In recent years, TSN’s broadcast agreement with the CFL has enabled Canada’s most profitable cable sports operation to counter the steady diet of Toronto Blue Jays programming on rival Rogers Sportsnet with a strong summer property of its own.
Look for that to remain the status quo.
Sources indicated Friday that TSN had reached an agreement in principle to retain exclusive broadcast and digital rights for the CFL. Terms, however, were not immediately available.
CFL spokesman Jamie Dykstra said: “The process is ongoing.”
TSN did not reply to a request for comment.
The network’s exclusive window to extend its agreement beyond the 2013 season with the league expired at midnight Thursday, and some industry observers had thought the league might be looking to diversify its broadcast partnerships across one or more other Canadian networks (as happens in every other major team sport).
The acquisition of CFL rights (TSN, and its French-language arm, RDS, has been the exclusive Canadian broadcaster of all games since 2008) has been touted as the first stage in the network battles, culminating in the awarding of NHL broadcast rights next year.
The CBC, which had carried CFL telecasts for decades, was known to be interested in getting a piece of the football pie. In turn, the league informed the CBC it was wanted “in the tent,” according to sources. Jeffrey Orridge, head of sports properties, said Friday that the CBC would not comment.
Perhaps the only consolation for the CBC, which has been trying to resurrect its sports presence, starting with acquisition of Olympic rights, is it can focus its remaining resources on hockey. The CBC will have an exclusive negotiating window to retain Hockey Night in Canada, though the NHL demands might be too rich for the public broadcaster.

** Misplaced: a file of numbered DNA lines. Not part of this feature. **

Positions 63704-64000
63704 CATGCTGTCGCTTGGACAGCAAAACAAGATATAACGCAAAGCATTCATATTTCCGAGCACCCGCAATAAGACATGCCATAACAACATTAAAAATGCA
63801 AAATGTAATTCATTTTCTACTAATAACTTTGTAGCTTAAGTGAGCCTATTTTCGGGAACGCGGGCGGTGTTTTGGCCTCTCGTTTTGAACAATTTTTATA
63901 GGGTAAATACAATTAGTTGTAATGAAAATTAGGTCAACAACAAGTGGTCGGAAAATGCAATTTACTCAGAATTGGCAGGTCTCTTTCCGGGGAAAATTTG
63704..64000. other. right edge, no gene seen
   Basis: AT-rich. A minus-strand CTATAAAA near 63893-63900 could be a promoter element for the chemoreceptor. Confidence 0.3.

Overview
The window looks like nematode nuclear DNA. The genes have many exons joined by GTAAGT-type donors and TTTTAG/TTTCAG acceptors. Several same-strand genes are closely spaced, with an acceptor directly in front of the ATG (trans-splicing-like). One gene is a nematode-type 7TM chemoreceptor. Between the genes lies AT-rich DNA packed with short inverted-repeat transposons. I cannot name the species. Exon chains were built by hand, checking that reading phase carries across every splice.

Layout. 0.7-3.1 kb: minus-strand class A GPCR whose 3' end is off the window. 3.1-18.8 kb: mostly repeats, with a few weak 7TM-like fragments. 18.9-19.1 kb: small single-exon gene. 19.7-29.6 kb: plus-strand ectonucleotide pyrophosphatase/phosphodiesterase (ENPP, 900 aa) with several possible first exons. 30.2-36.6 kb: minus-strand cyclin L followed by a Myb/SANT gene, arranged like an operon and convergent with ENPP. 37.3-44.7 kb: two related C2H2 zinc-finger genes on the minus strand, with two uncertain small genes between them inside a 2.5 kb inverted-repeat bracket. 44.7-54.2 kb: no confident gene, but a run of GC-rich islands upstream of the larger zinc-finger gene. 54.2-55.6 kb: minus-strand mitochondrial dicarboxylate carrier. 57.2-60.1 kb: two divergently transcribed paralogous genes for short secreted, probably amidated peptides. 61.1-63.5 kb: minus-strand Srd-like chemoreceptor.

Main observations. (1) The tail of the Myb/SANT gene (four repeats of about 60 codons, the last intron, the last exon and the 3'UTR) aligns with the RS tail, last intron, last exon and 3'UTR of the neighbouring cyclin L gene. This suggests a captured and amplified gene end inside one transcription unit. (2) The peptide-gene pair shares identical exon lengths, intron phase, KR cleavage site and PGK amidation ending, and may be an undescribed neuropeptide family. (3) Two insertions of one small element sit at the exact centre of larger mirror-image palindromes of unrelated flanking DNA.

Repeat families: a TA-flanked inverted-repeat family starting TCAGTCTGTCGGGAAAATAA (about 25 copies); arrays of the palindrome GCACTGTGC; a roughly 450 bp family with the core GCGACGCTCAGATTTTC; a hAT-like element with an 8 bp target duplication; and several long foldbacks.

Rogers, too, was thought to have interest in a CFL package to place on its new network, formerly The Score. Rogers had no comment Friday.
TSN/RDS already held exclusive rights for the 2013 season. The new contract is to begin in 2014, when the CFL becomes a nine-team league with the addition of Ottawa.
Negotiations evidently came down to the last minute, after weeks of intensive talks.
TSN’s previous deal was at approximately $17-million per year, and the CFL had been aiming to more than double that figure.
The marriage guarantees the CFL and TSN/RDS brand will be synonymous in the market. TSN’s power and influence are considerable, but rival networks may now have little incentive to promote the league in their sportscasts or online (much as ESPN has virtually forgotten the NHL since losing its rights in the U.S.).
Last November’s 100th anniversary Grey Cup game drew an average audience of 5.8 million viewers on TSN and RDS to watch the Toronto Argonauts beat the Calgary Stampeders 35-22 at Rogers Centre.
While the CFL brand remains strong in the West, a lack of coverage could be crucial in Ontario, where the league is fighting to retain its profile against a number of competitors.
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